This is located 30Km to the South-West of Karjat Railway Station. Mumbai-Panvel-Khopoli-Pali is 124Km. Pune-Lonavla-Khopoli-Pali is 111Km.

Shri Chintamani

Ganesha is believed to have got back the precious Chinatamani jewel from the greedy Guna for sage Kapila at this spot. However, after bringing back the jewel, sage Kapila put it in Vinayaka's (Ganesha's) neck. Thus the name Chintamani Vinayak. This happened under the Kadamb tree, therefore Theur is known as Kadambanagar in old times.

The lake behind the temple is called Kadambteertha. The temple entrance is North facing.This idol also has a left trunk, with carbuncle and diamonds as its eyes. The idol faces the East side.

The temple is located 22 km from Pune, off the Pune-Solapur highway, and is hence the nearest from Pune

Shri Girijatmaj

It is believed that Parvati (Shiva's wife) performed penance to beget Ganesha at this point. Girija's (Parvati's) Atmaj (son) is Girijatmaj.

The idol faces north with its trunk to the left, and has to be worshipped from the rear of the temple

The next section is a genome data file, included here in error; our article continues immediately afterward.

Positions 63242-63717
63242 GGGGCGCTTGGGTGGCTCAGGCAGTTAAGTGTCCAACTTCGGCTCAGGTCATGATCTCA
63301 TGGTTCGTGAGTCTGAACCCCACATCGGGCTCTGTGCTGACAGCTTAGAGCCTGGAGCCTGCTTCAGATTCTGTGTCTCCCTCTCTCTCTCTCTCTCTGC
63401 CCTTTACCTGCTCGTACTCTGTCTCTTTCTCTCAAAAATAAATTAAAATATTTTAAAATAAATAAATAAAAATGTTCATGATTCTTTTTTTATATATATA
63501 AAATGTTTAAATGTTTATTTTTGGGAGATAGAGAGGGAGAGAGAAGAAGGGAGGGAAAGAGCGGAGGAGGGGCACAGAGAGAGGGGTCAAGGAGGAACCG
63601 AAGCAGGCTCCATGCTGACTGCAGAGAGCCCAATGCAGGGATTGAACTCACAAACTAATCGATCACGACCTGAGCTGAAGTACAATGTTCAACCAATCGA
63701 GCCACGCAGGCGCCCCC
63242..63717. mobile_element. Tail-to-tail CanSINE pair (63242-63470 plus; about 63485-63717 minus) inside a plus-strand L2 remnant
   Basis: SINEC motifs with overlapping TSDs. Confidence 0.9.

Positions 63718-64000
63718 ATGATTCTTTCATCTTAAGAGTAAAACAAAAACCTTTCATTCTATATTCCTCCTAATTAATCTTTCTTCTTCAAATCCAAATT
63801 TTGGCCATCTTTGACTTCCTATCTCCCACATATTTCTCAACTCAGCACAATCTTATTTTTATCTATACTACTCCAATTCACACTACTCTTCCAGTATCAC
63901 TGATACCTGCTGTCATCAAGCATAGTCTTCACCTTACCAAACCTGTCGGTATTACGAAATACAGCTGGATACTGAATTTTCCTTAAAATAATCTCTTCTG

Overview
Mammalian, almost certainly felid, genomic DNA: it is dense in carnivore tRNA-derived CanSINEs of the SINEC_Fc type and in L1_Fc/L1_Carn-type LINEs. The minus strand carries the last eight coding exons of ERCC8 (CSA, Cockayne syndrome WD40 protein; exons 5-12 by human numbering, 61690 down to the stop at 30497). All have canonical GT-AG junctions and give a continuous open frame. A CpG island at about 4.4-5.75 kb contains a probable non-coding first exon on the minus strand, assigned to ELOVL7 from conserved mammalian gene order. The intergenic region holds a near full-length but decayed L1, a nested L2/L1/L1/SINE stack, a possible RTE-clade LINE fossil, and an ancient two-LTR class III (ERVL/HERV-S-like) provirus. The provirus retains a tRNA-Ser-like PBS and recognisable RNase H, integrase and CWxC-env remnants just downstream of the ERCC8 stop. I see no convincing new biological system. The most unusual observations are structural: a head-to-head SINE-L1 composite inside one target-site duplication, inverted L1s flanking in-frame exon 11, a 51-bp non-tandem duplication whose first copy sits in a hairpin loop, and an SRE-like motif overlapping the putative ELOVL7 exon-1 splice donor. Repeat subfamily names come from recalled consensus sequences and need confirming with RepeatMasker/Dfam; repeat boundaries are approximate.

The temple is situated 12 km from Narayangaon, which is about 94 km from Pune on the Pune-Nashik highway. Nearest railway station is Talegaon.

Shri Mahaganapati

Shiva is believed to have worshipped Ganesha before fighting the demon Tripurasura here.

The temple was built by Shiva where he worshipped Ganesha, and the town he set up was called Manipur which is now known as Ranjangaon.

The idol faces the east, is seated in a cross-legged position with a broad forehead, with its trunk pointing to the left. It is said that the original idol is hidden in the basement, having 10 trunks and 20 hands and is called Mahotkat

Constructed so that the rays of the sun fall directly on the idol (during the Southward movement of the sun), the temple bears a distinct resemblance to the architecture reminiscent of the 9th and 10th Centuries and faces the east.

The temple is situated 50 km from Pune on the Pune-Ahmednagar highway in the village of Ranjangaon.

Shri Mayureshwar

The murti of Lord Ganesha, riding a peacock, in the form of Mayureshwara is believed to have slain the demon Sindhu at this spot.

The idol, with its trunk turned to the left, has a cobra (Nagaraja) poised over it protecting it.